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Four thousand years of living in a hostile environment taught the Tuareg that the will to survive with dignity intact is stronger than any external threat. Bombino puts that sentiment to music, writes its anthem, and gives it a life of its own. 

His electrifying jams capture the spirit of resistance and rebellion while echoing with guitar riffs reminiscent of fellow Africans Tinariwen and Ali Farka Touré as well as Jimi Hendrix, John Lee Hooker and Jimmy Page. Bombino is one of the great guitar players and performers in the Sahara and Sahel regions of Africa and he has a cult like following. 

Raised during an era of armed struggles for independence and violent suppression by government forces, he started learning Tuareg guitar when music was forbidden by the authorities, living in a refugee camp in Tamanrasset. 

Bombino was the subject of the 2010 documentary film Agadez, the Music and the Rebellion” directed by Ron Wyman. His last album, “Nomad” was produced by Dan Auerbach and debuted at #1 on the iTunes World Chart, while his latest album Azel drops in 2016 on Partisan Records with production from David Longstreth of the Dirty Projectors.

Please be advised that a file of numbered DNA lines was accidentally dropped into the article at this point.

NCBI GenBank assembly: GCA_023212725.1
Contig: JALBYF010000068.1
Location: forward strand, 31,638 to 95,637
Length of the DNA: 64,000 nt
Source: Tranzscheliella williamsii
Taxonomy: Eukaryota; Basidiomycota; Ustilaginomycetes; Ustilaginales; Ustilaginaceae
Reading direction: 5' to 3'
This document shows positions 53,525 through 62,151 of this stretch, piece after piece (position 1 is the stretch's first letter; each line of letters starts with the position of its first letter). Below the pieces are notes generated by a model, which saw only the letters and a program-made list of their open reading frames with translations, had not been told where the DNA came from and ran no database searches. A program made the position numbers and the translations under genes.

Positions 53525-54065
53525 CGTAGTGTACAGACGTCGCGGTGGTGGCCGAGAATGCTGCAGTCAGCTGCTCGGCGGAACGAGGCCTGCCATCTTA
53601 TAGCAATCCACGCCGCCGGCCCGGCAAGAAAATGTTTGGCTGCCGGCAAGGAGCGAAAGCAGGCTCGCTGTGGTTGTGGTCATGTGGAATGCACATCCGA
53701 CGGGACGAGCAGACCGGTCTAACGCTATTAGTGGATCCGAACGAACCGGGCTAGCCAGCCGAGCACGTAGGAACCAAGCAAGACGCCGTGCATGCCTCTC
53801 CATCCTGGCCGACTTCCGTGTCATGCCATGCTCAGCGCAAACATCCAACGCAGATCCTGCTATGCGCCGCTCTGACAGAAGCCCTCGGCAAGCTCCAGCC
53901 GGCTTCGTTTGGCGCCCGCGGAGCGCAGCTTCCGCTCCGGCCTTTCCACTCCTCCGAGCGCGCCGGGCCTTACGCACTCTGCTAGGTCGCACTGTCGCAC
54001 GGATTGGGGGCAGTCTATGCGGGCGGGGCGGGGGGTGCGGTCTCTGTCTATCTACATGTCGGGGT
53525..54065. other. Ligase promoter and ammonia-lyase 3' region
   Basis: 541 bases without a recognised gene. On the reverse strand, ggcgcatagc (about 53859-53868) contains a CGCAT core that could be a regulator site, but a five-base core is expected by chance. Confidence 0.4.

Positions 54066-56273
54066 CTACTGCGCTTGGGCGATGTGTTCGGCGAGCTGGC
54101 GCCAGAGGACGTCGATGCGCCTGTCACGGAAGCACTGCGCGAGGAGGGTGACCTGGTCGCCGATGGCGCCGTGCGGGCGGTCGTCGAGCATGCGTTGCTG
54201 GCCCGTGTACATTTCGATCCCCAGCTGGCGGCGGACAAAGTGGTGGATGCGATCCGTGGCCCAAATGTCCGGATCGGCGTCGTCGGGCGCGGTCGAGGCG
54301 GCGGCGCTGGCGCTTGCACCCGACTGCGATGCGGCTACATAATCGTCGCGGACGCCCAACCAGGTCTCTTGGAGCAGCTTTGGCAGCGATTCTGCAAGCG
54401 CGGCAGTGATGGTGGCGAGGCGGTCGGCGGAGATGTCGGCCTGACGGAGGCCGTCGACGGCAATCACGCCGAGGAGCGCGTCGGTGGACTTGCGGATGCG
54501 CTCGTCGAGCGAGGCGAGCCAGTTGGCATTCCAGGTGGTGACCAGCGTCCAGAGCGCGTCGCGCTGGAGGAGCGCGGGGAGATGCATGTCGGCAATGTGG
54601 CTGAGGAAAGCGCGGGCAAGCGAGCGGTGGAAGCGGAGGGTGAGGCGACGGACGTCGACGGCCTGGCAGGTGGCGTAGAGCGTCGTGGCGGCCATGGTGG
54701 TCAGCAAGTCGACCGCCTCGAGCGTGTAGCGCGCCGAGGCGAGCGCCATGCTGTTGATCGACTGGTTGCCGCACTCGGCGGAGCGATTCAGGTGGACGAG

“Bombino’s playing live is sensational and puts me in mind of artists like John Lee Hooker, Jimi Hendrix, Jimmy Page and Jimmy Reed. With lyrics that reflect the many problems and struggles of his people, he has the potential to be a great force in the future.”

Baaba Maal quoted by Bruce Elder in Sydney Morning Herald


"The singer and guitarist Bombino emerges from the dunes of the Sahara with his desert folk dancing in the flames. Absolutely magical.”   Les Inrockuptibles (France)


"With the widely-acclaimed international release of Agadez Bombino has established himself as a definitive and timeless African guitarist. "He layers acoustic and electric guitar parts, undergirded by syncopated clapping, hand percussion, and lean bass lines, to form a rhythmically intricate lattice of propulsive licks, acid stabs, and snaking leads. Bombino's clenched, nasal singing perfectly complements the restrained, meditative music, leaping out of the hypnotizing grooves with the force of a spell caster's incantations."

Peter Margasak in Chicago Reader

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